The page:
I’m back from an invigorating week spent in London at the dawn of spring. My first reflection on the trip attempts to capture my perception of a sense of ambition I felt throughout the city. On my first visits there, in the mid ’90’s, I was struck most by London’s long history and its apparent veneration of that rich past. Of course I am now 20 years older, and so is the city, so perhaps what I noticed on this visit was due to my own changes in perception. Or, because I’m a New Yorker now and I wasn’t then, I appreciate the energy with which large cities continually reinvent themselves.
Half a day spent in the East End around Brick Lane and Spitalfields Market on a rare sunny morning first lead me to think about the city’s aspirations and to draw direct parallels to my own city, in particular the Lower East Side.
In all four of these shots, old vs. new plays a part. The street painter’s stunning image is covering countless others that preceded it on a building that has been there for 200 years or more. Even more ephemeral is the What if art ruled the World? scrawl just down the block, as the building itself shows signs of multiple reconfigurations. Walking through Liverpool Street station it was clear to me that this was a place reinvented, but I did not know at the time the station had overcome 3 distinct explosions over a 60 year period. Finally, the Jamme Masjid Mosque which resides in a building that was a church in the 18th century, a synagogue in the 19th and then became a mosque in the 20th, sends its gleaming, 21st century minaret skyward.
A three-story bird painted on Brick Lane made me wonder if the artist also had worked on Manhattan’s Lower East Side, a neighborhood with cultural parallels to the Spitalfields area of London, and another place that seems to be constantly evolving. Both the Lower East Side of Manhattan and the East End of London are gentrifying or have gentrified, but clearly neither neighborhood has lost its spirit.
Update: I’ve decided to go with these two themes for my upcoming photographic journey to London. They seem apropos given the state of our world, with economic and refugee crises abounding.
Decay vs. Decadence and Foreign vs. Local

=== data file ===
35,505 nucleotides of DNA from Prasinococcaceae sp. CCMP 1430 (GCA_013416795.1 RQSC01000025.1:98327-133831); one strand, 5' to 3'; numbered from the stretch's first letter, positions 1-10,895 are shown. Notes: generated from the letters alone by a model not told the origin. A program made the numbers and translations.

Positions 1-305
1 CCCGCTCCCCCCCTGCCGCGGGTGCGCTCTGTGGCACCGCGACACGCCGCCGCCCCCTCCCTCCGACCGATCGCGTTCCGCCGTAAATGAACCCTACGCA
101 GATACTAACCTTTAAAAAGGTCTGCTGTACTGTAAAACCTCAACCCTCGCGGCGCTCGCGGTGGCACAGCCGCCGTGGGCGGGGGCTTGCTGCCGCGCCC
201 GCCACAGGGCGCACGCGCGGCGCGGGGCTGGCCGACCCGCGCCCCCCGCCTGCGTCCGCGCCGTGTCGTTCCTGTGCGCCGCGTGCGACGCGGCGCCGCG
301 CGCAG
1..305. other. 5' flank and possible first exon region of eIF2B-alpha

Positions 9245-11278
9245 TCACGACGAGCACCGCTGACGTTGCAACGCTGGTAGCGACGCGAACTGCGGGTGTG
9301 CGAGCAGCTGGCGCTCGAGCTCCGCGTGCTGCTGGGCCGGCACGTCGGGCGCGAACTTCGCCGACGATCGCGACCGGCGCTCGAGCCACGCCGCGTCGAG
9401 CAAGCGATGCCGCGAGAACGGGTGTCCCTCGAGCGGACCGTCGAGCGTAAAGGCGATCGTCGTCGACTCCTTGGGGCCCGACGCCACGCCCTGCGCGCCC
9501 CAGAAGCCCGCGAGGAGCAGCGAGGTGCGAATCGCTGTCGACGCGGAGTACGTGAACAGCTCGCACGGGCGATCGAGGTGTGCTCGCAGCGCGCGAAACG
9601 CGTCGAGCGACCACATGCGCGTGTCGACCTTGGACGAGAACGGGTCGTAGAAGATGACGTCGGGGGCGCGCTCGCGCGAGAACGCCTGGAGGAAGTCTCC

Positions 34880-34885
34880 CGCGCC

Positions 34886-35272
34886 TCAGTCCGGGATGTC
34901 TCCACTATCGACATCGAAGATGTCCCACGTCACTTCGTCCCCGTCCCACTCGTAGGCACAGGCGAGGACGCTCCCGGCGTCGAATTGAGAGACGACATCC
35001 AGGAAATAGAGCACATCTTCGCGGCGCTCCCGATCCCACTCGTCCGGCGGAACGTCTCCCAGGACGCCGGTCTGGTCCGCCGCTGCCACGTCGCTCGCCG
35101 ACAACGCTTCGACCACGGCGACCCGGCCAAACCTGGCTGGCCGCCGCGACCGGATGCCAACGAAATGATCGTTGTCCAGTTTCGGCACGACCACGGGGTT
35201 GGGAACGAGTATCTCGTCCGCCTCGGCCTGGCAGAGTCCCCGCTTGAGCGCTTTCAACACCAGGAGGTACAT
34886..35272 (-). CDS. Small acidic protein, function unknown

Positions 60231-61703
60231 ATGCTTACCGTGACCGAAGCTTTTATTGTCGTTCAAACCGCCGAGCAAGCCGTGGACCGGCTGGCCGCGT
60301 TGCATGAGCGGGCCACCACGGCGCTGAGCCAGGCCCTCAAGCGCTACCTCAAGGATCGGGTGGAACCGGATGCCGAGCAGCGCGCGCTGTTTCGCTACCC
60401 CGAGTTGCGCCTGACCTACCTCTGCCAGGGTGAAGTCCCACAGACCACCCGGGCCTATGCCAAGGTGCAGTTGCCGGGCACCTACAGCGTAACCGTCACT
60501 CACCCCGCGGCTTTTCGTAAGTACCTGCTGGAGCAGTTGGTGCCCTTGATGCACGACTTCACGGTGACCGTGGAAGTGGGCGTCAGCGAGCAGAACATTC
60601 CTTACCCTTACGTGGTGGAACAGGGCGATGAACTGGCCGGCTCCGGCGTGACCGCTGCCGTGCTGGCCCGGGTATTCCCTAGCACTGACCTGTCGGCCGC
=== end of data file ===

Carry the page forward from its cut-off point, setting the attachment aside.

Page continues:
I’m sure that I can parallel images to shoot here in New York when I return. Stay tuned!
My camera and I are London-bound soon for a week’s worth of rest and recreation. I have always wanted to do a side-by-side story about two different cities. It has never worked out- I lacked central ideas to hold it together. So, instead, I’ve done series, which definitely have their merits, but I want to take it further this time. The first time I went to London years ago, I shot a series of Pubs!
I’m thinking of these themes, for which I will shoot new images in London and will draw from my personal collection of NYC images to make the comparison.
Glaring examples of old vs. new
Decay vs. Decadence
Foreign vs. Local
Creativity vs. banality
If you have other ideas, I’d really love to hear them! I leave you with a mini series- Urban Chinatowns!
I already knew that there was an order to the apparent chaos when it comes to New York City neighborhoods. Within each borough, there are five: Staten Island, Brooklyn, Queens, Manhattan and the Bronx; there are many neighborhoods. Even within these neighborhoods, there can be divisions, “the North Slope” meaning the northern part of the Park Slope area, for example, or “Little India” versus “Latin town” if you’re referring to a single neighborhood in Queens.
However, I think it was a week spent in Berlin last spring that led me to reflect seriously upon what makes up a NYC neighborhood. In the Kurfurstendamm neighborhood (within the “burg”of Charlottenburg) of that city, I felt right at home. I found myself comparing it to Brooklyn’s Park Slope or Brooklyn Heights, or to Manhattan’s Upper West Side. In an easily walkable stretch, there was world-class shopping, numerous coffee shops and bakeries, small but worthy cultural institutions, convenience, liquor and tobacco shops, drug stores and small groceries, and of course, small restaurants that catered primarily to neighborhood residents. There was a sidewalk florist, a few small churches and even a cinema.
So, what is the skeleton of a NYC neighborhood? At the head are the residents. In many cases, residents are not just those that live there, but those that spend many hours a week working in the neighborhood.
The residents drive commerce, therefore,the arms of the neighborhood are: retail and food.
One of several potential spines holding NYC neighborhoods together are the streets themselves, and the cultures of the people and businesses inhabiting them. Without an understanding, a sort of “we’re all in this together” mentality, we would not have a neighborhood, just an area.
The legs of any good NYC ‘hood have to do with access. As oddly provincial as we city dwellers can be, we still have to venture out of our work and home neighborhoods from time to time. A proper NYC neighborhood must have transit options.
We’ve come to the feet now. At the base of any neighborhood, in NYC or elsewhere, is what came before. Even in a seemingly constantly changing metropolis, there are clues to the inhabitants that lived in the same blocks years earlier. While many of these clues are too deeply buried to go into here, others are more obvious. Take these images taken in Manhattan’s trendy and very expensive West Village. Not everything has changed!
I’ve come to the end of my cursory postmortem of a New York City neighborhood. This is my tribute to all of the bodegas, mom-and-pop stores, grass roots cultural organizations, spirited people and historical references that are occasionally overshadowed by the new, large and glitzy.
I’ll leave you with three shots of Berlin. In this vibrant city, I saw many parallels to my own.